Abstraction Abstraction is a process by which concepts are derived from the usage and classification of literal ("real" or "concrete") concepts, first principles, or other methods. "An abstraction" is the product of this process—a concept that acts as a super-categorical noun for all subordinate concepts, and connects any related concepts as a group, field, or category.[1] Abstractions may be formed by reducing the information content of a concept or an observable phenomenon, typically to retain only information which is relevant for a particular purpose. For example, abstracting a leather soccer ball to the more general idea of a ball retains only the information on general ball attributes and behavior, eliminating the other characteristics of that particular ball.[1] Origins[edit] Thinking in abstractions is considered[by whom?] Abstraction involves induction of ideas or the synthesis of particular facts into one general theory about something. Thought process[edit] Cat on Mat (picture 1)

Creativity Creativity is a phenomenon whereby something new and somehow valuable is formed, such as an idea, a scientific theory, an invention, a literary work, a painting, a musical composition, a joke, etc. Scholarly interest in creativity involves many definitions and concepts pertaining to a number of disciplines: psychology, cognitive science, education, philosophy (particularly philosophy of science), technology, theology, sociology, linguistics, business studies, songwriting, and economics, covering the relations between creativity and general intelligence, mental and neurological processes, personality type and creative ability, creativity and mental health; the potential for fostering creativity through education and training, especially as augmented by technology; and the application of creative resources to improve the effectiveness of teaching and learning. Definition[edit] Aspects[edit] Etymology[edit] History of the concept[edit] Ancient views[edit] The Enlightenment and after[edit] J. J.

Convergent and divergent production Convergent and divergent production are the two types of human response to a set problem that were identified by J.P. Guilford (1967). Guilford observed that most individuals display a preference for either convergent or divergent thinking. Divergent thinking[edit] According to J.P. There is a movement in education that maintains divergent thinking might create more resourceful students. Divergent production is the creative generation of multiple answers to a set problem. Critic of the analytic/dialectic approach[edit] While the observations made in psychology can be used to analyze the thinking of humans, such categories may also lead to oversimplifications and dialectic thinking. The systematic use of convergent thinking may well lead to what is known as Group think—thus one should probably combine systematic use with critical thinking. Categorizing thinkers as "divergent" or "convergent" may seem appropriate for the purpose of general analyses. References[edit] Guilford, J. (1967).

Divergent thinking Divergent thinking is a thought process or method used to generate creative ideas by exploring many possible solutions. It is often used in conjunction with its cognitive opposite, convergent thinking, which follows a particular set of logical steps to arrive at one solution, which in some cases is a ‘correct’ solution. By contrast, divergent thinking typically occurs in a spontaneous, free-flowing manner, such that many ideas are generated in an emergent cognitive fashion. Many possible solutions are explored in a short amount of time, and unexpected connections are drawn. Traits associated with divergent thinking[edit] Psychologists have found that a high IQ (like Albert Einstein) alone does not guarantee creativity. Promoting divergent thinking[edit] Activities which promote divergent thinking include creating lists of questions, setting aside time for thinking and meditation, brainstorming, subject mapping, bubble mapping, keeping a journal, creating artwork, and free writing. 1. 2.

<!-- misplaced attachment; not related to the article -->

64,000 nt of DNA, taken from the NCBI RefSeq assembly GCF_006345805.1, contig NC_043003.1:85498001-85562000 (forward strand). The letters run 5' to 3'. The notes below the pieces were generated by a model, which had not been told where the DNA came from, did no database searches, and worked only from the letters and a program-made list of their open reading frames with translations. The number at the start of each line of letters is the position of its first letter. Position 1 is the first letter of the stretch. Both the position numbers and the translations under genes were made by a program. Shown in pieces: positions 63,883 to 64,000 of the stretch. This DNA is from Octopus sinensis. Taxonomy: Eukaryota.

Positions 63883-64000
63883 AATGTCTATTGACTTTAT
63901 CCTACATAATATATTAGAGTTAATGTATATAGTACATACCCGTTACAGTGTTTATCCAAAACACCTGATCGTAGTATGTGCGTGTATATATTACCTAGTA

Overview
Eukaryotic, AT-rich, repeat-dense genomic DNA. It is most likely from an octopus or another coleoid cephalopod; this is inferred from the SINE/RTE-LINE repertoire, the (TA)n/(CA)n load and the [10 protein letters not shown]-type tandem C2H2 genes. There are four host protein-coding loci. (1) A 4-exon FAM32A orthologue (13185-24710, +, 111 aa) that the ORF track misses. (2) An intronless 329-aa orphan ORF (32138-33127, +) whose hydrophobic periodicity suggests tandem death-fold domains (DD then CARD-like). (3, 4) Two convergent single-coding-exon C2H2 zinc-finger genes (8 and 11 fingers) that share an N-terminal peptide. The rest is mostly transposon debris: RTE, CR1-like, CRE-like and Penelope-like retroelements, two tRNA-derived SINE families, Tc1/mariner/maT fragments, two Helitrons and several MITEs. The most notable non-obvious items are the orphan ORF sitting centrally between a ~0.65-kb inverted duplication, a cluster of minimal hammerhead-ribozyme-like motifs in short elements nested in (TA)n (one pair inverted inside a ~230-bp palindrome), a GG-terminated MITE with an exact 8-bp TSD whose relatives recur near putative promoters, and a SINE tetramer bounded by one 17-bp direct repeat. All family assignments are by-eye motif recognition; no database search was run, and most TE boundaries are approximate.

If You Are Creative, Are You Also Intelligent? According to an article in Newsweek , here in the United States we apparently have a creativity crisis . According to Kyung Hee Kim at the College of William and Mary, scores on the Torrance Test of Creative Thinking have been decreasing since the 1990's. The same article mentions that China is making a push to move away from rote memorization and adopt a more problem centered learning approach, perhaps like that of America. Contrast this with the results from the Program for International Student Assessment (PISA), which examines 15-year-old students in 65 countries. According to the New York Times , Mark Schneider , a former commissioner of the U.S. Which clearly raises the question: Why is China trying to emulate America's educational system if they are already doing so well? Let's consider another perspective, that of Bill Gates. "Said Gates, 'I have never met the guy who doesn't know how to multiply who created software...Who has the most creative video games in the world?

Alcohol Benefits the Creative Process Creative thought is something we often aspire to. Whether it’s in terms of artistic products, scientific discoveries, or business innovations, creative accomplishments drive advancement in much of what we do. But what sorts of things enhance creativity ? A popular belief is that altered cognitive processing, whether from sleep , insanity, or alcohol use, sparks creativity among artists, composers, writers, and problem-solvers. Perhaps due to the fact that the rarity of great accomplishments make them hard to study, however, little research has actually shown how creative processes change when people, for example, have a few drinks. Why might being intoxicated lead to improved creativity? Think about the flip side of the coin. When people with lots of baseball knowledge, for example, are asked to come up with a word that forms a compound word with “plate,” “broken,” and “shot,” they are pretty bad at this task. So, could being intoxicated really help people to think more creatively?